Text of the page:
Over tourism and pollution real threats for Greece

Greece Samos

Greece Samos

On the occasion of World Oceans Day on Friday, experts warned of the real threats to Greece’s seas and coastline from plastics pollution and climate change.

With an expected record of 32 million tourists this year, pollution is a real concern.

In May Greece took part in the "Let's Clean-up Europe" action coordinated by HELMEPA, with the participation of more than 5,000 volunteers in 118 cleaning initiatives across the country.

Greece clean up

As a result, cigarette butts emerged as the number one litter item on Greek beaches with over 65,000 cleaned up. Present on the top 10 list are also plastic litter items connected to coastal leisure activities, such as straws (14,568), food containers (13,799), bottles (10,526), plastic bottle caps (9,897) and bags (6,134).

A total of 70 percent of the waste comes from land-based activities, and much of it comes from the mountains and the hinterland, ending up in the sea and at the coast by the wind, rivers, torrents, even the road network.

"We celebrate World Oceans Day to remind everyone of the major role the oceans have in everyday life. They are the lungs of our planet, providing most of the oxygen we breathe," a UN note read.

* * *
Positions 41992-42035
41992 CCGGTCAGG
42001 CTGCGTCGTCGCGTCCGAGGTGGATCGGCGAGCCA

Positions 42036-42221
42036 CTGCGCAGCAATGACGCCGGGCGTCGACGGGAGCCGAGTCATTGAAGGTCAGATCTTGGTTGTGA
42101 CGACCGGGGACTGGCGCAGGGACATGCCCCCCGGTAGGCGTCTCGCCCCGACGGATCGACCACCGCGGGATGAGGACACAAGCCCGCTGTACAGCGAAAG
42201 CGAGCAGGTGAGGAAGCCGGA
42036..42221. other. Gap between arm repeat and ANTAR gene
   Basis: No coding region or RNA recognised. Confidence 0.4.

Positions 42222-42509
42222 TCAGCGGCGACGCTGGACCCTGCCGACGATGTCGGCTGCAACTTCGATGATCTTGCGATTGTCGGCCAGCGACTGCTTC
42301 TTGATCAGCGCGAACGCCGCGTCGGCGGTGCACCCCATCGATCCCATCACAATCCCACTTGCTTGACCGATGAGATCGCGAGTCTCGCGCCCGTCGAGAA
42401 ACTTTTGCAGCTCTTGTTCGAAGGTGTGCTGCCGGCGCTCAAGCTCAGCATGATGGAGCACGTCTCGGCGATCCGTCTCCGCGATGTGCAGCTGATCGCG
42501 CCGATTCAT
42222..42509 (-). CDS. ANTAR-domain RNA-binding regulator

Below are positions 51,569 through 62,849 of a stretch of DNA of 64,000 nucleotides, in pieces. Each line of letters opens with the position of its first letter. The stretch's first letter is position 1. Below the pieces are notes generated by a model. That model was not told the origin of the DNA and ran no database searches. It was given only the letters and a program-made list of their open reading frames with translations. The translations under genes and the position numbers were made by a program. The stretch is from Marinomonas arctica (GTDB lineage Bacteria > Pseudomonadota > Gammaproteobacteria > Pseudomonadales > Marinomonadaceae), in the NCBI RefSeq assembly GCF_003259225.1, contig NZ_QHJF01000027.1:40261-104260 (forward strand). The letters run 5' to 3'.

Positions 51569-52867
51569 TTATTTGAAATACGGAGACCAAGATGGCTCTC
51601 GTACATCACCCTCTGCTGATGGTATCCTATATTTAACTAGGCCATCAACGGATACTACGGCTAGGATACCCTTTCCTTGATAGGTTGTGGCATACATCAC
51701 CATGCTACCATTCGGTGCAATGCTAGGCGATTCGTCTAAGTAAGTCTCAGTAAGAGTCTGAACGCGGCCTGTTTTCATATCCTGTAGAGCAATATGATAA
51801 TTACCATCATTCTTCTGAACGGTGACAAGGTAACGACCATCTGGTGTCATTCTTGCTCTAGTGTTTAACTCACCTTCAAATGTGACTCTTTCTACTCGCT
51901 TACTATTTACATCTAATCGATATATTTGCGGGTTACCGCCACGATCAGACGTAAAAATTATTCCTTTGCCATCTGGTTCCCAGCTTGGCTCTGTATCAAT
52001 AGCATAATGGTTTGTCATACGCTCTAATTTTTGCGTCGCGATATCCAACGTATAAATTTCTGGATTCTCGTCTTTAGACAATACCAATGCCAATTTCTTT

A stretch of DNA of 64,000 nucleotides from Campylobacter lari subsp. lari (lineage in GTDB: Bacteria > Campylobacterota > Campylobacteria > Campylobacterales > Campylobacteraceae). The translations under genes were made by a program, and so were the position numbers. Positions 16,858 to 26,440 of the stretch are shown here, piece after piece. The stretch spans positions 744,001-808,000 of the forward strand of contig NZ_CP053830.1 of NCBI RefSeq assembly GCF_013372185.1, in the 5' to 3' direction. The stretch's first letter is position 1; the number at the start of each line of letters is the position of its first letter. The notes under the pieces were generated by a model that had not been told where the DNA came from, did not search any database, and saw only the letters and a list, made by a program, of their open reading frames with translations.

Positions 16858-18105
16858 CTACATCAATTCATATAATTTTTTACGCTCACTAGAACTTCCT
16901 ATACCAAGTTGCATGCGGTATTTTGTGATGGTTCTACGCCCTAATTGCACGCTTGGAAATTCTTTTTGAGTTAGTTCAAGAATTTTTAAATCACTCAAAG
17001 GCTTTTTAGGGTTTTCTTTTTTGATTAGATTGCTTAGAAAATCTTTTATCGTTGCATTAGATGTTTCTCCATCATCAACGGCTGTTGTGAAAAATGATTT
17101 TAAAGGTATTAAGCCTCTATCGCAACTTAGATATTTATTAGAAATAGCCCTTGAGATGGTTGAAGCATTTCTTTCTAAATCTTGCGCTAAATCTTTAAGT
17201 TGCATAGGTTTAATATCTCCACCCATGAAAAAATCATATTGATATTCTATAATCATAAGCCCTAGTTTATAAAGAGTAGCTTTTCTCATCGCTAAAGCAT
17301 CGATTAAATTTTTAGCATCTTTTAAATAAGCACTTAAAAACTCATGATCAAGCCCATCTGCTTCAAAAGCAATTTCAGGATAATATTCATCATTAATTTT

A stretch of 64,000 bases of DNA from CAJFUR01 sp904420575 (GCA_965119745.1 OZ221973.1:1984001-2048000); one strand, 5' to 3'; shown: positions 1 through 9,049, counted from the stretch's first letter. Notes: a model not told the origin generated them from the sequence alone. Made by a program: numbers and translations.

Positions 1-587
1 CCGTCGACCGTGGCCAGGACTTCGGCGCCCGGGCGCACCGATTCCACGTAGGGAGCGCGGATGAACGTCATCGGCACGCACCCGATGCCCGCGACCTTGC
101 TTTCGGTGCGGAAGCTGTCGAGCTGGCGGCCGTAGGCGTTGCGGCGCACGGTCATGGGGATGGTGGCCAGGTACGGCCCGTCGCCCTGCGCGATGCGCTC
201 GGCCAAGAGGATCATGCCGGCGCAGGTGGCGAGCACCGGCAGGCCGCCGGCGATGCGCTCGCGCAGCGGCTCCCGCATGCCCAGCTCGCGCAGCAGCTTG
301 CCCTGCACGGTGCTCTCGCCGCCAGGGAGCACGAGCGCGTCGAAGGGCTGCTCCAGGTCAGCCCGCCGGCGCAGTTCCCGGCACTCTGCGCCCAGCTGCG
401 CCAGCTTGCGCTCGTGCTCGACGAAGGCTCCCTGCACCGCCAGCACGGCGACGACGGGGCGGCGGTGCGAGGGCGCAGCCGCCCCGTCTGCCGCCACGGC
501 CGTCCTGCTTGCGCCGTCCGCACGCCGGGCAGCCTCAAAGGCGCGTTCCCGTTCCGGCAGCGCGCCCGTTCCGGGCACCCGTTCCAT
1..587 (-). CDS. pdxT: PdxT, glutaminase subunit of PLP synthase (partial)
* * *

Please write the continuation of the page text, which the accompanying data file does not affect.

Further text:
As the main theme for the 2018 World Oceans Day was the plastic pollution, WWF focused on this challenge for the Mediterranean Sea.

According to UN data some 300,000 tons of plastic end up in the Mediterranean Sea each year, according to the WWF report which calls in particular Turkey, Spain, Italy, France, Greece, Egypt and Algeria to take measures.

"If we wish to keep saying that we are a country with unique marine wealth and tradition, we should act now," Achilleas Plitharas, head of WWF Hellas public awareness programs, said in a press release.

Greeks recycle only 20 percent of the plastics they use, while half of the litter items found on Greek beaches are plastics, according to the report.

According to WWF Hellas in addition to the plastics challenge, the impact of climate change is already evident, as the 60 percent of fish species in the Greek seas are affected.

GCT Team

This article was researched and written by a GCT team member.